Sunday, June 15, 2008
The grasshopper infestation of 2008 is chewing up the land at a rate equal to the Bush administration’s oil and gas-drilling frenzy. It is non-stop, it is visibly apparent, and the devastation, nearly complete. Is there a halt in sight?
40,000 acres of State Trust land are on the leasing block for gas drilling in Mora and Colfax Counties. KHL, Inc. landman, Knute Lee, has been discussing this leasing with State Land Commissioner Pat Lyons.
This coming Tuesday, June 17th, at 11:00 a.m., at an advisory board meeting, Drilling Mora County, a group of concerned citizens, will deliver petitions asking Commissioner Lyons not to lease these state trust lands. During the public comment period, all New Mexico citizens can offer their opinion on what they think Commissioner Pat Lyons' responsibility to the state trust land and to the people should be.
The State Land Commissioner's sole purpose is to generate revenue for the New Mexico public schools. There is no environmental responsibility or higher authority to whom the Commissioner must answer while in this office. This gives an eerie autonomy to a person who tugs at the heart-strings of people who wish not only to enjoy these wilderness areas, but to ensure a high quality education for their children, as most funding for New Mexico schools comes from mineral leases on state trust lands.
But when places like Chaco Canyon and Whites Peak are up for lease for oil and gas drilling, the very outcry that education and sacred grounds and the last vestiges of wilderness are the two last straws to chose from, there is definitely something seriously wrong with this picture. Akin to William Styron’s Sophie’s Choice, which do we choose? Who dies? The choice is between her young son and daughter. Our choice is our children’s education versus our state trust land. That was not a choice Sophie could live with. And neither is it a choice we can live with.
They tell us the situation is polarized, with only two options. But there must be other options. If we step outside the box and look at what is possible, we will find solutions. After all, necessity is the mother of invention. We now have reasons to develop new technologies—energy prices rising, coupled with the inescapable knowledge that our oil and gas reserves have peaked. These prices and the shortages might keep people at home more with their families, children, and neighbors. Maybe even evoke a return of the neighborhood community. This could be good.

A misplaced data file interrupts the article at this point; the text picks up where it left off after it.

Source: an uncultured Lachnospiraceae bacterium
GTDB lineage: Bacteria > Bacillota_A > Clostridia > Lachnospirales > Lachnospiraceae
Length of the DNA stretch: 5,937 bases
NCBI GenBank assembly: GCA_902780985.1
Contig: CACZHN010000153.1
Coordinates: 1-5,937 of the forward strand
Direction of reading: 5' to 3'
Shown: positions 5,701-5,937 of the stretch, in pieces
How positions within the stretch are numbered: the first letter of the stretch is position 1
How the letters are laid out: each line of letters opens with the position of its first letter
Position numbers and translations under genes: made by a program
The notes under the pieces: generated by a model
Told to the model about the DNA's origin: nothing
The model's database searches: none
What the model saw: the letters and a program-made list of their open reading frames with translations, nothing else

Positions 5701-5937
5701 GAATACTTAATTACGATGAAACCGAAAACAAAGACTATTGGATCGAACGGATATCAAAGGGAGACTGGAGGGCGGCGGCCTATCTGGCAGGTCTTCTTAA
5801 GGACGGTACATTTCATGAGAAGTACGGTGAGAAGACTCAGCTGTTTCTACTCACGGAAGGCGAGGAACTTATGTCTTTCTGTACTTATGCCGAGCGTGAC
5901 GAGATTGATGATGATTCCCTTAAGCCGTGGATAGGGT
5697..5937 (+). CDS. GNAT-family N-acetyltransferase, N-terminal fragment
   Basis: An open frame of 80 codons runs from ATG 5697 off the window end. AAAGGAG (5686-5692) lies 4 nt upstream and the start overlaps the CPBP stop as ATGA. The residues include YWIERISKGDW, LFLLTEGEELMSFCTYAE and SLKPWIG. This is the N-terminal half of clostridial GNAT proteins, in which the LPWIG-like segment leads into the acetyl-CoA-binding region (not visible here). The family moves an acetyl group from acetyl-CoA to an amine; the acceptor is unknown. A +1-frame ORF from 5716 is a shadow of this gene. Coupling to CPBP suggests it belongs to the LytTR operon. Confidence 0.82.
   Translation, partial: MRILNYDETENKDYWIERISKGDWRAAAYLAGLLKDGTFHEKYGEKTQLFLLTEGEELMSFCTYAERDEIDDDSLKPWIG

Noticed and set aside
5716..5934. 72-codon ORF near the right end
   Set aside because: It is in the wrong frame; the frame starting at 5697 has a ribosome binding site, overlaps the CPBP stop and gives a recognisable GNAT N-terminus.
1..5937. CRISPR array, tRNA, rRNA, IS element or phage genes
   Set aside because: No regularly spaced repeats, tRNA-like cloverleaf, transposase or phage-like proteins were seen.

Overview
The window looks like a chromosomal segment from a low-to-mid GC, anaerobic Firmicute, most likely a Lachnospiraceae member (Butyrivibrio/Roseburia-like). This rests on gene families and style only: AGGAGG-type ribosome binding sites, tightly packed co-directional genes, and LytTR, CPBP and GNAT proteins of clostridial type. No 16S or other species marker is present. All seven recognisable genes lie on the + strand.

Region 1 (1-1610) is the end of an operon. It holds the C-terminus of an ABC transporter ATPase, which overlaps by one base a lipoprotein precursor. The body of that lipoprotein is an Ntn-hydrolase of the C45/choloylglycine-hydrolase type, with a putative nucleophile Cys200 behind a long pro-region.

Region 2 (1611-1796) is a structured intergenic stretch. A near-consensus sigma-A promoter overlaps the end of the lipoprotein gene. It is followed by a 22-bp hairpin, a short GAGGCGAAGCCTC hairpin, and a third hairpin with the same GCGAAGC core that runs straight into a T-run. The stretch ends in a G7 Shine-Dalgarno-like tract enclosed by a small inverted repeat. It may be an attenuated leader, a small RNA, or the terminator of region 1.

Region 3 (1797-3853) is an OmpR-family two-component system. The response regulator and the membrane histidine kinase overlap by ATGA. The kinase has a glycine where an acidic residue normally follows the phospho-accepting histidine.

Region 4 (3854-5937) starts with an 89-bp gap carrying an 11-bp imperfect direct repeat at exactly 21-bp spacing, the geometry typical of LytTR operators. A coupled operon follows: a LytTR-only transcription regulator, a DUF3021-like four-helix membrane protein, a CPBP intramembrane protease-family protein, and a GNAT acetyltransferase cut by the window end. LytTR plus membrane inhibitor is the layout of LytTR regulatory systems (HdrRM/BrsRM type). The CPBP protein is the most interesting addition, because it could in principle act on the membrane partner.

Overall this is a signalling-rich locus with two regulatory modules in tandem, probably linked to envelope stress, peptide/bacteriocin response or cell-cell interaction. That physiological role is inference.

If, however, we believe what we are told, that “we are in an energy crisis”, and “that we must drill, and we are un-American if we do not,” then we will continue to drill for the last drop available and continue to consume without reflection upon the devastation it is causing. But if we choose a different paradigm, and see that we have a grand opportunity in front of us to make a long needed change, we can have not only our children’s education and our wilderness and sacred sites, but oil and gas for future generations as well.
This will mean a choice. The current administration prefers a consumption paradigm; they would like us to continue to drive our gas-guzzling vehicles to put more profit into their coffers. Last year Exxon Mobil netted $1 million per 10 minutes according to a report last week on N.P.R. (6/4/08). That is $6 million every hour, $144 million every day. $52,560 million in net profit in 2007 from oil and gas revenues. Why, again, is the price of gas so high at the pump? But we can make choices, such as opting for conservation rather than consumption. We can choose to drive energy efficient vehicles. We can incorporate renewable energy into our homes and businesses. Solar is effective and dependable. Wind can supplement the energy grid, and compared to the devastation of oil and gas development, is a very acceptable renewable energy source.
How can we fund our kids’ educations in other ways? Perhaps a tax on vehicles that get fewer than 15 miles per gallon? We could reward those who do conserve and tax those who do not. Freedom is through choice. Democracy is about freedom. We can choose to see that we have an opportunity, or that we are under siege. It is our choice either way.
The Bush administration put a fast-track on coalbed methane and natural gas production this past decade. Water usage is enormous during these extractions—300,000 gallons of fresh drinking water to drill one gas well. On Ted Turner’s Ranch in Colfax County, coalbed methane extraction is causing a serious dewatering of the Raton Basin according to Gwen Lachelt of Oil and Gas Accountability Project (OGAP). In a state where water is a fragile, yet plentiful resource if used wisely, we cannot afford the dewatering inevitably caused from oil and gas development. And besides, the resultant “gas” is not what is sold at the gas stations to fuel our cars. It is natural gas, not “gasoline.” The price at the pumps for gasoline will not be touched when these lands are devastated by the industrial development from oil and gas.
Gasoline prices at the pumps 35 years ago were 25 cents a gallon. Opec’s oil embargo in 1973 created shortages, and prices skyrocketed to $1.25. Today at $4.00 a gallon, gasoline at the pumps is still less expensive than a gallon of bottled drinking water. Which can we live without? Neither will go down in price, of that we are assured. Are we willing to dewater our land for oil and gas production rather than see that this “crisis” is an opportunity for us to make some creative changes in how we live?